Linking forests and people is a powerful idea.

Three months ago, on a Monday morning in Canada’s capital city, Ottawa. An Indigenous group, the Grand Council of the Crees, have offices in Ottawa that serve as a technical and policy headquarters for their 9 communities and 18,000 people in northern Quebec, a French-speaking province in eastern Canada. Isaac Voyageur is a Cree, or one of the people of Eeyou Istchee in their language, a phrase in the Cree language that means the “People’s Land.” Isaac is one of these people.

He came in to work at 9 on that Monday morning. He receives his regular Global Forest Watch alerts or “GFW Alerts” via Facebook, which shows exactly where road building and logging has occurred as recently as the past two weeks in the more than 450,000 square kilometres of Cree territory in northern Quebec.

On this Monday morning, a few bright red points appear on a map within one of Cree traplines. He clicks to zoom in. There it is. Primary intact forest has just disappeared. The illegal loggers are probably still nearby. He immediately telephones a local Cree partner working near the affected trapline. “We’ve got activity. Latitude 49.92° N, Longitude 74.37° W. I’m e-mailing the map now. Go check it out.” After notifying the government authorities, his partner heads into the trapline, records the clearing’s GPS coordinates, takes photos with a smartphone, and uploads them instantly to the GFW website with a tailor-made app. The story is out that day. A successful effort to save the forests in the traplines has begun, and in time to stop more damage.

Ecologically intact boreal forests are critical to the survival of the Cree people. Although this is as yet a hypothetical story, the Crees, using the Global Forest Watch – GFW – system, will soon be “watching” these intact forests.

Using the latest technologies, Global Forest Watch will be watching from space and will link forests and people by mobilizing a convergence of recent advances in technology.

These advances in technology include:

–        Inexpensive satellite pictures

–        Cloud computing and open source software

–        Crowdsourcing

–        High speed internet connectivity

–        Smartphones

–        Social media

Building the links between forests and people will create more transparency. It will empower communities, whether those communities be traditional collections of people who reside in the same place, or people scattered around the world who form a community linked by the internet with the same forest area in mind.

Near real-time satellite pictures, combined with credible ancillary datasets such as boundaries of logging concessions and boundaries of protected areas and community forests. And all this information will also be linked to information about logging supply chains – where the wood and wood products move. And people and organizations everywhere having ready access can activate the system whenever they wish for their forest area of interest.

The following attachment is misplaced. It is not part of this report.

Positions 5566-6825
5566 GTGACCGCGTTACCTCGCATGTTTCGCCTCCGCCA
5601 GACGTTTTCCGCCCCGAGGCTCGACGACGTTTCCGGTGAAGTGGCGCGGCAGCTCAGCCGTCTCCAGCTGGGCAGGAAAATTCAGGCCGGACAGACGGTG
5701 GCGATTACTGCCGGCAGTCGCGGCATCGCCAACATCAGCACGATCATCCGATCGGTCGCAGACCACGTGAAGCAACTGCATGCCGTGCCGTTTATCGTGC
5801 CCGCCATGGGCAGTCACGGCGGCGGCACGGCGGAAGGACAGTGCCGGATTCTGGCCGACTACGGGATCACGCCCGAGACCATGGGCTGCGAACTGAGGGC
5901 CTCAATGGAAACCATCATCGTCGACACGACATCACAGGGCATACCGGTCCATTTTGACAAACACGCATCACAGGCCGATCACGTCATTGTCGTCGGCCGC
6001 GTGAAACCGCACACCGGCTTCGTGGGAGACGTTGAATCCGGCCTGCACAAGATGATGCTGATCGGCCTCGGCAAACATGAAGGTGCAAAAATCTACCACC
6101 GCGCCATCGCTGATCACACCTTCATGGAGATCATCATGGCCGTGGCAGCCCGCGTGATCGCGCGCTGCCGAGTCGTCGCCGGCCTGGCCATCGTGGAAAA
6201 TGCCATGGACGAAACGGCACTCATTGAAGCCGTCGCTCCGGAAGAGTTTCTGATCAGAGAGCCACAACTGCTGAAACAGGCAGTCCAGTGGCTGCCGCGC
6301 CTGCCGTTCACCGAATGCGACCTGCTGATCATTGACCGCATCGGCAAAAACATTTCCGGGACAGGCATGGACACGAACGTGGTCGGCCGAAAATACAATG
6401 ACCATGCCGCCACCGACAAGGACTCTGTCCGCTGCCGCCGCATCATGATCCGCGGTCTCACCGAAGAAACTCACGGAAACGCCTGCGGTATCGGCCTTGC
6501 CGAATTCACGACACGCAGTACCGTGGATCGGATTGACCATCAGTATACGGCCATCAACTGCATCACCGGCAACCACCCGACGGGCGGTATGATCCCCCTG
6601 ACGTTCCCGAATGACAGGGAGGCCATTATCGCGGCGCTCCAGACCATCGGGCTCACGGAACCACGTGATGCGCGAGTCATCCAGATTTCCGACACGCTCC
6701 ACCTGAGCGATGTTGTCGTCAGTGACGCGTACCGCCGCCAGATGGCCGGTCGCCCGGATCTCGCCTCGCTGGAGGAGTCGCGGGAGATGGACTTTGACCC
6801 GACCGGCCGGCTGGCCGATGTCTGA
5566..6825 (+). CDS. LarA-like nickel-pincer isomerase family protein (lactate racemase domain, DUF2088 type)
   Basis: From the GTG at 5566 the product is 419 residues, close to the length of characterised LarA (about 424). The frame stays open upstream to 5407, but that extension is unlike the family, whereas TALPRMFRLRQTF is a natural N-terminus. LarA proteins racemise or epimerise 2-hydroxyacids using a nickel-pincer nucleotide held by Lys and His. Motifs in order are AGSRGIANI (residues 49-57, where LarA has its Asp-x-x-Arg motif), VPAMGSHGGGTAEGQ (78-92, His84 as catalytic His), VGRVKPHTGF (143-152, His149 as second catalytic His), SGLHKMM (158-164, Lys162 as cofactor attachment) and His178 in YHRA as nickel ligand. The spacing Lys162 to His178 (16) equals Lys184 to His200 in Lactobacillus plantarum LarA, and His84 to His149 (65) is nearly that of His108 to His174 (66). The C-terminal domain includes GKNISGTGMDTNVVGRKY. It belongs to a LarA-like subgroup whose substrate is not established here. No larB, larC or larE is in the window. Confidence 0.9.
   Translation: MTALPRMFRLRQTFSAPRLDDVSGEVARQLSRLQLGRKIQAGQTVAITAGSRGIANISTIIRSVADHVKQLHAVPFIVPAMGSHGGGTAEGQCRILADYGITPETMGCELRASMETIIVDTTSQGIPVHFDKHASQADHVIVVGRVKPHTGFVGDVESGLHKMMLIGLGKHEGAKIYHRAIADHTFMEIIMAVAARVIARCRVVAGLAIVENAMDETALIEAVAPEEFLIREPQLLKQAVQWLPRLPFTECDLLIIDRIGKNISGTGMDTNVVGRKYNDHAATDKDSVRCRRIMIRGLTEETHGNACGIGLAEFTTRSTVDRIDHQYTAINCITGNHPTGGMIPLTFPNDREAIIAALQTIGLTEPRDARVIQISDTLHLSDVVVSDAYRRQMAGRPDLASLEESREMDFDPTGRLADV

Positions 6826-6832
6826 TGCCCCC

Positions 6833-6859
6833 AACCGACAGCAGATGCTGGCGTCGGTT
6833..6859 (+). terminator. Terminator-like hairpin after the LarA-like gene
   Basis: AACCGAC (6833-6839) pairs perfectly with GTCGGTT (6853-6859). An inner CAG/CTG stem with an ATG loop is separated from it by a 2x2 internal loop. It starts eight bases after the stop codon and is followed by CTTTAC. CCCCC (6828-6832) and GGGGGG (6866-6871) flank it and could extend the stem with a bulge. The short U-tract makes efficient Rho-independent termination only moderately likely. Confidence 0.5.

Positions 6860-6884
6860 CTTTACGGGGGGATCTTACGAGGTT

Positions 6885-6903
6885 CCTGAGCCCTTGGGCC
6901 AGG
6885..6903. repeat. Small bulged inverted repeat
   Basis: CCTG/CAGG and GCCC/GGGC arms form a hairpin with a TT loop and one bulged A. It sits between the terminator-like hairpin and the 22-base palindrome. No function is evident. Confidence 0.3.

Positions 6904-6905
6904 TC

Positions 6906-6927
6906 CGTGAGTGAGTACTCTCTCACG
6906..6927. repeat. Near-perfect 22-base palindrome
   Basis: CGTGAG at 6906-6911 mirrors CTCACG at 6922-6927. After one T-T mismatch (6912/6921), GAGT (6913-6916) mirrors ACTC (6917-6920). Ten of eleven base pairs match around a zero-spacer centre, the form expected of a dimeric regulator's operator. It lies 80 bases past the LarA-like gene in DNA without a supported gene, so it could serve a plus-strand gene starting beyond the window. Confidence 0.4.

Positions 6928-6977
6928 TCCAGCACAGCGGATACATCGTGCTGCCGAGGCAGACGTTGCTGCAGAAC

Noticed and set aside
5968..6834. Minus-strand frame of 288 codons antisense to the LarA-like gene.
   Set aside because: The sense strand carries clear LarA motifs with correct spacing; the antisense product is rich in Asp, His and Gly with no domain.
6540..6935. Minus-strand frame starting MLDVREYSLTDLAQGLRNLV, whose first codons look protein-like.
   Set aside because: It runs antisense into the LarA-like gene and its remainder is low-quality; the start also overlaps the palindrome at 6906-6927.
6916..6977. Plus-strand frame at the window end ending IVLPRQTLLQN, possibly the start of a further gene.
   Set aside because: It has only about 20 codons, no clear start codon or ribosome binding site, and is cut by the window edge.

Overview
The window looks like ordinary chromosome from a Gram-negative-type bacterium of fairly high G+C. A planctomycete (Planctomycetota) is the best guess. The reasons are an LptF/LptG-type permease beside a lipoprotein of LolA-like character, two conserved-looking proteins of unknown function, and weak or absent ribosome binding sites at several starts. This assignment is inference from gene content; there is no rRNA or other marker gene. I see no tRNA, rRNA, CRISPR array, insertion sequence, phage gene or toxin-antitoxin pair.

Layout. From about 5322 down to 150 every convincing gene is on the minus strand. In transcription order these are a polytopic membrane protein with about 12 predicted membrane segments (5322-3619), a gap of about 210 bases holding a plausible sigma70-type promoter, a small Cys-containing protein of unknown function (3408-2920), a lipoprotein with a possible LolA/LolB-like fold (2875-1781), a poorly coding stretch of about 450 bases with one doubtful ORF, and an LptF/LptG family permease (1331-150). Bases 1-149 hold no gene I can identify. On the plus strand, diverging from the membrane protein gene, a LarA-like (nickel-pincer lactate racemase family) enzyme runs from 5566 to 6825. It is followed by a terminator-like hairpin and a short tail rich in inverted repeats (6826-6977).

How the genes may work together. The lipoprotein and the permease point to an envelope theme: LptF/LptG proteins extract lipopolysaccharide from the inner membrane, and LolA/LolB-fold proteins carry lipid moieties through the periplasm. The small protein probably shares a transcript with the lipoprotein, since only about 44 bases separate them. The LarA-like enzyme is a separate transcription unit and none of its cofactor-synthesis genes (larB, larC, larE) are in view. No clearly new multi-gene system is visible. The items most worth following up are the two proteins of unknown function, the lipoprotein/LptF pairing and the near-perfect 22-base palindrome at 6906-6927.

Over the past 50 years, about half the world’s original forest cover has been lost, the most significant cause for that being humans beings’ unsustainable use of its resources. Along with loss of original forest cover comes loss of species and ecosystems.

When we take away the forest, it is not just the trees that go. The entire ecosystem begins to fall apart, with consequences, often dire consequences.

 Despite our dependence on forests, we are still allowing them to disappear or become degraded.

Forests are threatened throughout the world for many reasons, including deforestation and degradation due primarily to logging.

Significant amounts of deforestation and forest degradation occur because there have been severe forest data challenges. Across the globe, forest data continues to be unreliable, out of date, dispersed across many different sources which may or may not be comparable, very expensive to access, too technical for the average person to understand, and not presented in ways that people can easily interact with the data and with each other around the data.

This situation makes the work of governments harder. It impedes law enforcement, public participation, and informed policymaking, and it facilitates corruption.

By watching forests through satellites and recent advances in social media technologies, GFW has multiple target users and applications that will catalyze conservation and sustainable management of forests. They include:

–         Buyers of sustainable commodities

–         Conservation and community organizations

–         Governments

–         The media

–         Suppliers of sustainable commodities

 This new tool represents an important step in empowering governments and communities to make evidence-based, informed decisions in advancing sustainable forest management.


Peter Lee’s BiographImagey:

Peter Lee is the Executive Director of Global Forest Watch Canada. Previous to this, he was an Endangered Spaces campaigner for World Wildlife Canada and a biologist with the Alberta Government in Canada. He has also been a sessional lecturer at the University of Alberta and has worked in the forestry and oil and gas industries. He has a post-graduate degree in ecology and geography from the University of Alberta.  Peter has served on many boards of charitable organizations, including the Alberta Environmental Law Centre, Nature Canada, Castle Crown Wilderness Association and Nature Alberta. His 40 year career has focused on improving sustainable land management in Alberta and nationally, throughout Canada, and internationally. His work with Global Forest Watch Canada focusses on monitoring the state of Canada’s forests using remote sensing and geographic information systems technologies.